Sunday, August 16, 2009

Cooking from the Web - Chez Pim Pralines

On the toolbar of my browser, I have an ever growing folder called “food blogs”. One site I occasionally read is Chez Pim. Soon after Jazz Fest, Pim posted a recipe for some delicious and simple pralines.


http://www.chezpim.com/blogs/2009/06/new-orleans-pralines.html


Having had a measure of success with her Thai marinated fried chicken, I decided to give the recipe a try.


Like all good pralines, this recipe starts with pecans.

Since Pim’s recipes are given in metric weights, I figured it was time to break out the kitchen scale. It seemed pretty pedantic to measure out exactly 350 grams of pecans, but the next step was much more fun.


With the recipe calling for broken pecans, I thought the best thing was to wrap the pecans in a kitchen towel and then give them a few good whacks with a mallet.

It may not have been the most effective method, but it was loads of fun.


After putting my trusty le creuset pot on medium heat, I started with the butter.

7 tablespoons or 100 grams should be just about right. I was using plugra for this recipe.


While the butter was melting, I added in the next ingredient.


One healthy tablespoon of corn syrup was dumped into the pot.


Now it was time for the sugar.

First 1 ½ cups (300g) of brown sugar were added.


Immediately after, I added an equal amount of white sugar. With three whole cups of sugar, I knew this was shaping up to be a truly healthy dish; excellent!


Last but not least, a 12 oz can of evaporated milk was poured in.

With nearly all the ingredients in, the whole thing was brought to a boil.

Once a healthy boil was achieved, I kicked the heat down to low for a good simmer.

The idea is to simmer the mixture for 5 minutes or until it reaches 110 C/230F.


As soon as my thermometer reached the magic number, I added 1 teaspoon of vanilla extract and the pecans.

The next step calls for beating the pecans with a spatula for 3 minutes, until they reach a light brown color.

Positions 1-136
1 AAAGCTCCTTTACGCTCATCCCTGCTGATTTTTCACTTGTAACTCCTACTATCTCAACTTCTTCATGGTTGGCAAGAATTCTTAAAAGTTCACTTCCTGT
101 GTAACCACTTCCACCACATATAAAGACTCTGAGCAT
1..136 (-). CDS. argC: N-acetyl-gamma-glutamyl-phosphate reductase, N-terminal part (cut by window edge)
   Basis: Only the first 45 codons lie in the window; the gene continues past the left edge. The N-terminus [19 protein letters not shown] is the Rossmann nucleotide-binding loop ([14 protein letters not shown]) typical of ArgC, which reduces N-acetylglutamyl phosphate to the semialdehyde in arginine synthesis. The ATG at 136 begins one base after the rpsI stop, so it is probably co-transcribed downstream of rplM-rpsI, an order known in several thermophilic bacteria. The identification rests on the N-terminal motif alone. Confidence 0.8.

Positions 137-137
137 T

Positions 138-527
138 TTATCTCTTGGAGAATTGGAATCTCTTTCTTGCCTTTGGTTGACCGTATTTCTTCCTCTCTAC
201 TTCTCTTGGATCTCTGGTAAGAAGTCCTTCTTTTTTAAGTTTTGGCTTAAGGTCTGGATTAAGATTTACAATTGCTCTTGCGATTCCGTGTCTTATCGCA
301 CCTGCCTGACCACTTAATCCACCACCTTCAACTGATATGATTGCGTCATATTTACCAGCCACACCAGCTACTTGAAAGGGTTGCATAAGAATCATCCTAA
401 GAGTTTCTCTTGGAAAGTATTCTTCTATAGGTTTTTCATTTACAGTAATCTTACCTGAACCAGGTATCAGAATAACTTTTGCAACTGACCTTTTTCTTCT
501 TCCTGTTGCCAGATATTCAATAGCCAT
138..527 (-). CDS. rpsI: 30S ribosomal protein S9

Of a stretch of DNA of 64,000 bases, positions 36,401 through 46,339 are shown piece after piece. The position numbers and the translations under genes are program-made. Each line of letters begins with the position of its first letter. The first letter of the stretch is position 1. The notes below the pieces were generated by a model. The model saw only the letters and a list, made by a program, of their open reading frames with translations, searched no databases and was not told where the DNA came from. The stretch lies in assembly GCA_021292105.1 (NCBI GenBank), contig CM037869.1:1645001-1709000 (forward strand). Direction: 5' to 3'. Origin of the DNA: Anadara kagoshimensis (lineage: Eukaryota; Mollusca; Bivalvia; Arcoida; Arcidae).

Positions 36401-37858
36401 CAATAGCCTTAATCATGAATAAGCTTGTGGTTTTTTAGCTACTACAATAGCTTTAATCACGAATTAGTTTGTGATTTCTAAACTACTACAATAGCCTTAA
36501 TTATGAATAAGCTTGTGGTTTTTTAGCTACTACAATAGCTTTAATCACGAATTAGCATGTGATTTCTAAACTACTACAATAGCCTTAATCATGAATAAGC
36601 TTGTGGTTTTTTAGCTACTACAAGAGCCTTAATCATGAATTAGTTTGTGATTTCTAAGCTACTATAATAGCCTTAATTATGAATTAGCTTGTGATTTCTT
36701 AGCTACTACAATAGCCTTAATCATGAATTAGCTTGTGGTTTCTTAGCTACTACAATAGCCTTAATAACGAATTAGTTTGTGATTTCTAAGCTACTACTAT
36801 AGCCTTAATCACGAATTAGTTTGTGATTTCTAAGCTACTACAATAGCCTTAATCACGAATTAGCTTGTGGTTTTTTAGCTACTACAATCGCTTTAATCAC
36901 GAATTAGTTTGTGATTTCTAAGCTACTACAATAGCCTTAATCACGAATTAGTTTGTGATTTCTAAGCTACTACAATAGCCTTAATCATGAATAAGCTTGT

Pim explains this step is to ensure that air is incorporated into the pralines. As a personal touch, Pim adds a pinch of coarse salt at this stage. I decided to follow suit and add a healthy pinch of sea salt.


The last and trickiest step is spooning the mixture onto the waiting wax paper. I might have failed to mention that you need to have wax paper nearby. Pim writes that buttering the paper is optional as it helps to prevent your pralines from sticking. I figured if Pim wrote that she didn’t use that step, nor should I.


Anyway, I took a healthy spoonful of praline mix and then used another spoon to scrape it off.

At first I tried to mold the pralines into a ball or torpedo shape, and the ones on the right show this was not a prudent method. The pralines on the left side show the correct method: take a heaping spoonful, try not to drip or burn yourself and then scrape it off into a little pile.

With a little hard, sticky work, you eventually end up with some delicious looking pralines.


The last step was waiting for the pralines to cure. Pim writes that this could take an hour to a few hours depending on humidity. Being that I live in Mississippi on a lake and it was the summer, humidity was a huge factor. 8 hours later, some pralines still had not set, and it wasn’t until the following morning that they finally did.


Issues with setting aside, these were delicious pralines. The only real downside was that some were saltier than others. As I was sharing the pralines at work, I thought this recipe could be a great springboard for praline variations like bacon or bourbon pralines and other seemingly endless combinations.


A few weeks later…..


The allure of bourbon or bacon pralines was just too much, so I decided to try the bourbon pralines first.

I used the exact same recipe as before, except this time I used a good shot of my favorite bourbon, Blanton’s.


Remembering how much I loved the chunks of pralines from the Cochon Butcher in New Orleans, I tried to pour the whole batch into one sheet pan. I was hoping a night on the counter would harden things up. No such luck, not even a night in the freezer would make this sheet pan solid.


I decided to start again and use only a teaspoon of bourbon instead of the tablespoon or two I had added the first time. Same results, nothing ever hardened. I’m still not sure why. My best guess is that Blanton’s has too high a proof to work. The vanilla extract I used is only 60 proof, but the Blanton’s is closer to 95. Regardless, the syrupy results were still enjoyed by all, especially over ice cream.


After a few weeks of Paul Anthony’s not having the right bacon, the Nueske’s bacon arrived! I quickly set to work cooking and cutting the bacon. I wanted to make sure that there wouldn’t be any gummy, fatty parts in the pralines.


The idea is to replace the 3.5 cups of pecans with bacon, in this case it was 2 12oz packages of Nueske’s bacon cooked to just the right crispiness.


At first I thought it would never set, but as I spooned them out, they began to immediately harden.


One might think there are still pecans in the pralines.


Nope, those are just pieces of bacon.


In the end, the bacon pralines were just as successful as the original recipe, if not more so. People couldn’t get enough of the sinful combination of real apple wood smoked bacon and pralines.


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